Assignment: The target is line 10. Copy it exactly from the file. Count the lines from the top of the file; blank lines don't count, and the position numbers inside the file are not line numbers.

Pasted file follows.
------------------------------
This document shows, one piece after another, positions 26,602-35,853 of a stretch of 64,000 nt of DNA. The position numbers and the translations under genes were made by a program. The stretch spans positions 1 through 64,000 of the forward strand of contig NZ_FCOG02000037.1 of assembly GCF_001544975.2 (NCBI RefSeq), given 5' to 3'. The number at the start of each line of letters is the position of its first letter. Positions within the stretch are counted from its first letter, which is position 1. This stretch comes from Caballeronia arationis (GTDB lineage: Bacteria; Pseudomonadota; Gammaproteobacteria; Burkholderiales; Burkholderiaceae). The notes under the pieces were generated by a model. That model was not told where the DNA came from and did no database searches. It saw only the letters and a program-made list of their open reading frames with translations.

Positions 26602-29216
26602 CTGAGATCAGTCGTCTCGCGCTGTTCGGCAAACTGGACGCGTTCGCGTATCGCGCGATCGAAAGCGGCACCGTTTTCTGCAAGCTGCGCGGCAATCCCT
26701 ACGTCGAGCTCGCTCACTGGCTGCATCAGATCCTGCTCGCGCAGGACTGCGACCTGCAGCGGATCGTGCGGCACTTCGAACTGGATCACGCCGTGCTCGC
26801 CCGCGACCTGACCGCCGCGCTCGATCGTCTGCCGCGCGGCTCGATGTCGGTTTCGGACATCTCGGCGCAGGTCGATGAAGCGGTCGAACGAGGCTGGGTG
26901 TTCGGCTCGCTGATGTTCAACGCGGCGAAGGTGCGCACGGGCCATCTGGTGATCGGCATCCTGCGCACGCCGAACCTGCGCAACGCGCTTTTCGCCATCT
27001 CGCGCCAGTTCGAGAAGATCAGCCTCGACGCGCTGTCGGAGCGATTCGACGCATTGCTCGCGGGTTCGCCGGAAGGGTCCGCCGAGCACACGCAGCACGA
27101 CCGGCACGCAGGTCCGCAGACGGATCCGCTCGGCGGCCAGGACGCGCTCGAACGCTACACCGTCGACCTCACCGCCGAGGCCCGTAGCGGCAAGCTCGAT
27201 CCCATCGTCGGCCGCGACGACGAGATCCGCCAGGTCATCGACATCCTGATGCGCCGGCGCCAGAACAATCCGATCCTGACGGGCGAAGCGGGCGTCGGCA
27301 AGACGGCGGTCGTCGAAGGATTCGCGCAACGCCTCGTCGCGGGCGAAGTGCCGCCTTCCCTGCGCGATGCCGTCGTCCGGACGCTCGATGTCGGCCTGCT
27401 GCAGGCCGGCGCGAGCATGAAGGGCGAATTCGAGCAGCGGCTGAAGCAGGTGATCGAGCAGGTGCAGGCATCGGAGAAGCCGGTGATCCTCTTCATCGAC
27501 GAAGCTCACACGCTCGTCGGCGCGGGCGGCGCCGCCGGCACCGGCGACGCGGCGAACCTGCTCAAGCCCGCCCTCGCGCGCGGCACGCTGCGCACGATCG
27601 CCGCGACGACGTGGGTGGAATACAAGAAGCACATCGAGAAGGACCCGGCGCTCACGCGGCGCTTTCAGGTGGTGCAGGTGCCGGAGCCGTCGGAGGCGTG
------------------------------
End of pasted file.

27301 AGACGGCGGTCGTCGAAGGATTCGCGCAACGCCTCGTCGCGGGCGAAGTGCCGCCTTCCCTGCGCGATGCCGTCGTCCGGACGCTCGATGTCGGCCTGCT